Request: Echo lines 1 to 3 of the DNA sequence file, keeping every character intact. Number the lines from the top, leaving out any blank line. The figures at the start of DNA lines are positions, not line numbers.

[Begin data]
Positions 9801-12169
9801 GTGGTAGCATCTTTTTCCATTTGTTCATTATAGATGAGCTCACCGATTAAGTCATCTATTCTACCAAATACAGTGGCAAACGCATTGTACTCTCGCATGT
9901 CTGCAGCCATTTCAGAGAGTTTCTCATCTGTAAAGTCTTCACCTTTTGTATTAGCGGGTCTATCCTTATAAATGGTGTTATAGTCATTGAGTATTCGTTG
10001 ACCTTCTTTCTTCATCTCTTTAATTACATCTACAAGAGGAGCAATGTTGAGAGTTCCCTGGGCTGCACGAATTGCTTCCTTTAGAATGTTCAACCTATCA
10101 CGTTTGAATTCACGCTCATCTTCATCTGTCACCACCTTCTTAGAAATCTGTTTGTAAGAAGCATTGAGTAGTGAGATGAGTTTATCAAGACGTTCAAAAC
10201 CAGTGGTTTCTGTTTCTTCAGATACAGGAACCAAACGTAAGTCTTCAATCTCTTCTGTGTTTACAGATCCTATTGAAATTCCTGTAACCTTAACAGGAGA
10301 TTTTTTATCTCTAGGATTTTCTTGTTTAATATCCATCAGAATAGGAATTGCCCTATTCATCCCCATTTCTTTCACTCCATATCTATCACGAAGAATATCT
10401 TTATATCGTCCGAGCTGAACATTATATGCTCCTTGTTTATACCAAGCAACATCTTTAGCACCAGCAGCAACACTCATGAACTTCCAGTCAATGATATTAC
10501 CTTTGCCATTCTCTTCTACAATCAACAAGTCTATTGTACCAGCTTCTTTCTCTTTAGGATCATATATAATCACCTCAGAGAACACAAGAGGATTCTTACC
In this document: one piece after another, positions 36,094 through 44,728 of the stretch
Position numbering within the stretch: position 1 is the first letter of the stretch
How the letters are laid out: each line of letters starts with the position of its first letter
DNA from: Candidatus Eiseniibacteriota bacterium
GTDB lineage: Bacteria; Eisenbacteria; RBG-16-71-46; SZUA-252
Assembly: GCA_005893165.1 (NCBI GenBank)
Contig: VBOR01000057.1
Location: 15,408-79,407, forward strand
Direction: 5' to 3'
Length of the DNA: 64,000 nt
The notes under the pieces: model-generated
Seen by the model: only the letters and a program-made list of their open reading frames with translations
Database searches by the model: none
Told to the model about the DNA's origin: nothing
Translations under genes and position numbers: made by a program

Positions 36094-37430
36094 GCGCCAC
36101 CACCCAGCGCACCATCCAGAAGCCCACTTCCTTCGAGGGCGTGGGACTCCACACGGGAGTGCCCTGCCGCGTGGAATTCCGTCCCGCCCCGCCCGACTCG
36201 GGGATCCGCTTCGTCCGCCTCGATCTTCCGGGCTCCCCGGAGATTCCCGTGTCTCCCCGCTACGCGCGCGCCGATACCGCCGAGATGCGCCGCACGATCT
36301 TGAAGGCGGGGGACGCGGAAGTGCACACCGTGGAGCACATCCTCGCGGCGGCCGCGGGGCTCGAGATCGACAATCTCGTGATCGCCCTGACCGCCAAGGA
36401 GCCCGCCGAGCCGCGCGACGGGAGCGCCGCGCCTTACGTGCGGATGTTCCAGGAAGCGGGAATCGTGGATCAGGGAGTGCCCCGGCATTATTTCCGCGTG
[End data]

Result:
Positions 9801-12169
9801 GTGGTAGCATCTTTTTCCATTTGTTCATTATAGATGAGCTCACCGATTAAGTCATCTATTCTACCAAATACAGTGGCAAACGCATTGTACTCTCGCATGT
9901 CTGCAGCCATTTCAGAGAGTTTCTCATCTGTAAAGTCTTCACCTTTTGTATTAGCGGGTCTATCCTTATAAATGGTGTTATAGTCATTGAGTATTCGTTG